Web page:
Over 50% of those who had withdrawn their lump sum said they did not need to take as much at that time and of those who decided to withdraw a lump sum, the most popular choice of what to do with it (27%) was to spend it on home repairs and improvements.

Not much income deriving from the new patio I suppose, but I can’t see what is wrong with people spending that part of their retirement savings available as cash, on cash intensive projects. “Oh reason not the need” as King Lear protested!


People aren’t stupid – they consider their happiness carefully

But the Legal and General data does give us an insight into the kind of financial buffering that drives investment minded financial advisers mad

Over half who had withdrawn their lump sum said they did not really need as much right away and that they could have taken less. Meanwhile nearly one-third (29%) said that they could have used other savings instead of taking the lump sum out of their pension.

Hear I have more sympathy with the conclusion drawn. The happiness gained from having a healthy balance in your bank account is a pretty sad kind of happiness. The allure of putting your money to work is born out by the long term advantages of investment returns. The value of liquidity (the cashpoint or contactless card) is minimal, if you never spend cash!

The analysis  of L&G’s research goes on to compare the behavior of those with big fat pots (£250k+) who nurture their tax free cash for tax optimisation

By contrast, we learn that the pension pot poor don’t have any plans to take their tax free cash as part of regular pension payments

only 13% of those with less than £10,000 in their pension – two-thirds (65%) of whom haven’t yet worked out what monthly income they will need in retirement.

Even more shocking…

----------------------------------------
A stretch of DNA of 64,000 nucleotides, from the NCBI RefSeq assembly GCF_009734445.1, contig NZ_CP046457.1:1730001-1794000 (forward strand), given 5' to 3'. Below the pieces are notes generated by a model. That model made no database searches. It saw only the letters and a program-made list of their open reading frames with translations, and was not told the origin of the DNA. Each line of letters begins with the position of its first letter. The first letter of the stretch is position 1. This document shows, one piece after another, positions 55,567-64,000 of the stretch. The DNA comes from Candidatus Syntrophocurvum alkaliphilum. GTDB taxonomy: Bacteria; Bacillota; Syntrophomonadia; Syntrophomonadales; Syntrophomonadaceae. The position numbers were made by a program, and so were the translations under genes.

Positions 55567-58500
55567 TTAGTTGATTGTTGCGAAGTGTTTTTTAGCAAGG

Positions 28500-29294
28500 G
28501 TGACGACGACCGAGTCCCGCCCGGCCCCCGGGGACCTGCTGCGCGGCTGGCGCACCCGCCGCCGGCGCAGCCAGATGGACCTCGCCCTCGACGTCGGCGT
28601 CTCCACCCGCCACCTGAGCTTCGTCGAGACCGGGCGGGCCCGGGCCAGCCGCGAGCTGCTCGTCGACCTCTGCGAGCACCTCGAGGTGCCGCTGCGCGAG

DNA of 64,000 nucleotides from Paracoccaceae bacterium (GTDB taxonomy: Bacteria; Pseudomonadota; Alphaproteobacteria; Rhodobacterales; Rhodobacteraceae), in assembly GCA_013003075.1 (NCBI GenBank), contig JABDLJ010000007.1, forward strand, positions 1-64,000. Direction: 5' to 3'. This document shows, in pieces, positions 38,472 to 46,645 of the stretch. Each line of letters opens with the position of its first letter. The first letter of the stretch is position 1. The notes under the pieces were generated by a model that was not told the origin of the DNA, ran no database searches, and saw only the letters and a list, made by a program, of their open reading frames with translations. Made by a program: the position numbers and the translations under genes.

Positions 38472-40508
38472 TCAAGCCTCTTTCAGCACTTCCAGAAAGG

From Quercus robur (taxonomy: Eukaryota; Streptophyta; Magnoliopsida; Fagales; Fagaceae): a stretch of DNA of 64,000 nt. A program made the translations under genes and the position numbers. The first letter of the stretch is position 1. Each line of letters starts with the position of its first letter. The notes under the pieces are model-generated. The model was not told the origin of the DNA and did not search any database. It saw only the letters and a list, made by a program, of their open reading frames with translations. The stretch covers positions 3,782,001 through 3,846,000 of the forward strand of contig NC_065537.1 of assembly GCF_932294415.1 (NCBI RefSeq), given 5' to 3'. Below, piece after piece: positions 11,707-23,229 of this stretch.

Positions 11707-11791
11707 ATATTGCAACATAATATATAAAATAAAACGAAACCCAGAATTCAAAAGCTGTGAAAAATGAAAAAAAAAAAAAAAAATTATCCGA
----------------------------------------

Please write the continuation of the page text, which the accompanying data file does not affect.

Over half (53%) of those with pots of less than £10,000 agreed with the statement that tax-free cash is ‘there to spend, like a bonus or a windfall’ compared to less than a third (30%) of those with pots of over £250,000.

Let’s get this into perspective, a pot of less than £10,000 would attract a tax bill to someone in or around the income tax threshold of up to £1500 , leaving £8,500 to be enjoyed. Many people with small pots will pay less income tax, I appreciate that there might be implications for means-tested benefits, but these sums are game-changers for those used to living with virtually no financial headroom. The economic utility (happiness) of cash in the bank, to those on low incomes is considerably higher than for those with high incomes.

People aren’t stupid, they consider their happiness carefully. Pot size is a key determinant of financial behavior and rightly so.


Reckless conservatism … and the advantage of advice.

Wealth management  is often about convincing people to take more risk than they naturally would. This is , I suspect why I came across the L&G research on our blog run by Waverton Wealth Management. This conclusion hints at the frustration that IFAs must feel when rich people do dumb things.

But even among more financially well-off savers, there is an aversion to keeping their tax-free cash invested in their pension. While nearly half (48%) of those with pots of over £250,000 say they believe their lump sum is something to ‘invest elsewhere, for better returns’, those with pots of over £250,000 are three times more likely to keep their tax-free lump sum in cash rather than invest it (54% in cash savings versus 18% in a Stocks & Shares ISA or other investments).

If all you do with your tax-free cash is to swap it for another tax-incentivized savings account, then what was the point of the pension in the first place?

The answer to that question isn’t quite so easy to answer as you’d first imagine. Until we have a genuine advantage in turning out pension pot into a pension, it might as well sit in an ISA.

So my original question may be better asked…

What’s the point of a pension?